Note: The bars visualise the estimated change in Big Tech and other FinTech credit volumes from a change in the respective variables, based on the estimated coefficients displayed in the fifth column of Table 3. 1 Change in Big Tech credit and other FinTech credit per capita given a one-standard deviation change in the selected variables. 2 Nominal GDP in USD over total population. Given the non-linearity of the relationship, the change is calculated at the average GDP per capita level. 3 Regulatory stringency is constructed as an index based on the World Bank’s Bank Regulation and Supervision Survey. The index takes a value between 0 (least stringent) and 1 (most stringent) based on 18 questions about bank capital requirements, the legal powers of supervisory agencies, etc. 4 One-standard deviation increase in the banking Sector Lerner index (an indicator of bank mark-ups and hence market power).
Source: Authors’ calculations.

Big Tech credit assessment: Big data and artificial intelligence

However, in order to better understand more specific drivers, including the competitive and comparative advantages of Big Tech, it is necessary to understand the lending model in more detail. In particular, we need to understand how lending decisions based on machine learning and the processing of large quantities of information (big data) alter credit assessment. Using data from Mercado Libre, and its lending product Mercado Crédito, we compare the defaults of firms based on their credit score with machine learning and big data from the e-commerce platform (‘internal rating’) and a traditional credit bureau score (Figure 3, left panel). To date, the internal rating has been superior to the credit bureau in predicting defaults (Figure 3, right panel). However, the jury is still out. Any judgement on the ability of Big Tech credit scoring to better pinpoint creditworthiness should be based on a complete cycle, evaluating the probability of default in stress situations.

Figure 3 Loss rates by internal ratings of Mercado Libre versus credit bureau

Note: 1 The loss rate is the volume of loans more than 30 days past due relative to the origination volume. In its use to date, the internal rating of Mercado Libre is better able to predict such losses. It segments the originations into five different risk groups as compared to the three clusters identified by the credit bureau. The size of the dots is proportional to the share of the firms in the rating distribution. 2 True positive rates versus false positive rates for borrowers at different thresholds for a logistic model with only the credit bureau score (I), a logistic model with the bureau score and borrowers’ characteristics (II), and a machine learning model with the Mercado Libre credit score (III). A random model is included for comparison purposes. The ROC curve shows that the machine learning model has superior predictive power to both the credit bureau score only and the credit bureau score with borrower characteristics.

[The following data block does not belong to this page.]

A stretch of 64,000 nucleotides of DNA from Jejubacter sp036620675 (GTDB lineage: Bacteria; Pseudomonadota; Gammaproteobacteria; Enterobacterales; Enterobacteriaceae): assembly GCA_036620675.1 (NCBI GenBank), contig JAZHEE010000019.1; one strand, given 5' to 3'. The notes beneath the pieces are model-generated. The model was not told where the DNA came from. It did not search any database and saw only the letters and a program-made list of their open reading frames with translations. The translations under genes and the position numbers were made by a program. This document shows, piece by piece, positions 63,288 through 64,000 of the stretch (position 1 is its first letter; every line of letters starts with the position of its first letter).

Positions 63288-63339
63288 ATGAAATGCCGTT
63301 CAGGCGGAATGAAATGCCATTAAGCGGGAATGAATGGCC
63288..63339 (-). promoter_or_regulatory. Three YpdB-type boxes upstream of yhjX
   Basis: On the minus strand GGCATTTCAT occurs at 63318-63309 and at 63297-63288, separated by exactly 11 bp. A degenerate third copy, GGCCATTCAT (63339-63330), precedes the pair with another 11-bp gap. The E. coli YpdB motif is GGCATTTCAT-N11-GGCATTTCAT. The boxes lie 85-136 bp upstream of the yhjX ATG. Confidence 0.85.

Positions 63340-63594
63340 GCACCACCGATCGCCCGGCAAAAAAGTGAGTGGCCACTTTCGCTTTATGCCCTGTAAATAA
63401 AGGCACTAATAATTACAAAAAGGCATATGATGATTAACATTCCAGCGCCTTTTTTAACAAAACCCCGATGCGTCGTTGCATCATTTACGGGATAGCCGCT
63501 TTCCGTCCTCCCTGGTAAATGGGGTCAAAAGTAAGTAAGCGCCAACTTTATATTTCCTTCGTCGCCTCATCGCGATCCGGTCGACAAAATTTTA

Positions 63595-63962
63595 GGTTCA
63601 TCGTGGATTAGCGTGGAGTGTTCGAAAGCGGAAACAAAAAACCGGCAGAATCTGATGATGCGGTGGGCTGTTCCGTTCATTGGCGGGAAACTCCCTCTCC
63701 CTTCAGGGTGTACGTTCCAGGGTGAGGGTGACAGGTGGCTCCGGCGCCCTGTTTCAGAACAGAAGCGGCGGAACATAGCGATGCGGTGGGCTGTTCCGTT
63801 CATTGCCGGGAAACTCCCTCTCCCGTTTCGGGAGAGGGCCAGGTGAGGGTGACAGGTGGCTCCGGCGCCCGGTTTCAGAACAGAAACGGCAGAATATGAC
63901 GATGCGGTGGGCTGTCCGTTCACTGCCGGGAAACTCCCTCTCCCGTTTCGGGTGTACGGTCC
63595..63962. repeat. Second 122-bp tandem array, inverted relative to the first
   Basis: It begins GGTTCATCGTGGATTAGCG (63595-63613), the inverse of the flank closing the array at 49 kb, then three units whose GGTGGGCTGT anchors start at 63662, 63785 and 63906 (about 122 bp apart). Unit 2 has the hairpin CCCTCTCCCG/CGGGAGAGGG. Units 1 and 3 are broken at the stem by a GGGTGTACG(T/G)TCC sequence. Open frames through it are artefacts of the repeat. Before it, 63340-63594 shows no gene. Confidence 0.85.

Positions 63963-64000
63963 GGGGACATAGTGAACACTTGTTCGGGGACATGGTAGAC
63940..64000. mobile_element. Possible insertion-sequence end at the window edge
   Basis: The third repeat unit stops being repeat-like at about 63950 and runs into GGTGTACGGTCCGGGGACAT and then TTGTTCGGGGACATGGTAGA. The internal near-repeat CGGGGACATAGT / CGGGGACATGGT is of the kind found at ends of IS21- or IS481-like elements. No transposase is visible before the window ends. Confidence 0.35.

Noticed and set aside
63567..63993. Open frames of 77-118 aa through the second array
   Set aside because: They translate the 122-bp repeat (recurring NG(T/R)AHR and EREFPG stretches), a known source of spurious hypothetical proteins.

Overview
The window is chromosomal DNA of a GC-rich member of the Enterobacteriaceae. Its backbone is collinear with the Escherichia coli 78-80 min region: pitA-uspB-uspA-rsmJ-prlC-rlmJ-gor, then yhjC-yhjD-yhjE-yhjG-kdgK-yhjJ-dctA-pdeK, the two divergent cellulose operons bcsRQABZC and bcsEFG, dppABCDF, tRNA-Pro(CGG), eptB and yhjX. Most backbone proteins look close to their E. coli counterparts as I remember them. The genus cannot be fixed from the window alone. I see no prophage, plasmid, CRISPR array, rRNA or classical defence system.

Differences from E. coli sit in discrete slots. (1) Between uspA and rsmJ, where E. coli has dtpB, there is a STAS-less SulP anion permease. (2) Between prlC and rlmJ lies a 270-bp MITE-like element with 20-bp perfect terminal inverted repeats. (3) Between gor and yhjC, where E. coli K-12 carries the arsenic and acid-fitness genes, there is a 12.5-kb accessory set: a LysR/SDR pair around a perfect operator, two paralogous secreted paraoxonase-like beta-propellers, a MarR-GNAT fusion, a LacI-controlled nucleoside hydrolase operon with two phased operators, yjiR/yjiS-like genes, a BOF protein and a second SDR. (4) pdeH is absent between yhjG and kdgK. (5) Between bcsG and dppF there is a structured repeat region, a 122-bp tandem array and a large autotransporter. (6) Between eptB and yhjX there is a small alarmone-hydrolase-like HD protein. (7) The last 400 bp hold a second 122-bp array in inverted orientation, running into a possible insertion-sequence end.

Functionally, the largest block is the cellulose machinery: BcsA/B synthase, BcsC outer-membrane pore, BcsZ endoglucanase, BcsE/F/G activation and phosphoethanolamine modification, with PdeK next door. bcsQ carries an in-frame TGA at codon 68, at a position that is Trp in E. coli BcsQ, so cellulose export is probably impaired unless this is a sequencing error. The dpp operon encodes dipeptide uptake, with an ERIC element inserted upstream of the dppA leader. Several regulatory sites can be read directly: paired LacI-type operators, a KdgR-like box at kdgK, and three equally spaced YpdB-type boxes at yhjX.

Source: authors’ calculations based on Mercado Libre data.


The rapid growth of Big Tech in finance will bring both benefits and risks to the future banking system. Big Tech firms may enhance competition and financial inclusion and contribute to the efficiency of financial services. Conversely, such firms may further concentrate market power or give rise to new systemic risks (BIS 2019). Overall, it is important to understand how Big Tech firms fit within the current framework of financial regulation, and under which principles regulation should be organised. All these are relevant aspects for future research in this area.


Bank for International Settlements (2019), Big tech in finance: opportunities and risks, Annual Economic Report, June.

Carstens, A (2018), “Big tech in finance and new challenges for public policy”, speech to FT Banking Summit, 2 December.

Claessens, S, J Frost, G Turner, and F Zhu (2018), “Fintech credit markets around the world: size, drivers and policy issues”, BIS Quarterly Review, September.

Frost, J, L Gambacorta Y Huang, H S Shin, and P Zbinden (2019), “BigTech and the Changing Structure of Financial Intermediation”, BIS Working Paper no. 779. 

Luohan Academy Report (2019), Digital Technology and Inclusive Growth, Hangzhou. 

Rau, R (2017), “Law, trust, and the development of crowdfunding”, University of Cambridge Working Paper.

Xie, P, C Zou, and H Liu (2018), “The fundamentals of internet finance and its policy implications in China”, China Economic Journal 9(3): 240–252.

Zetzsche, D, R Buckley, D Arner, and J Barberis (2017), “From FinTech to TechFin: The Regulatory Challenges of Data-Driven Finance”, New York University Journal of Law and Business.

3,260 Reads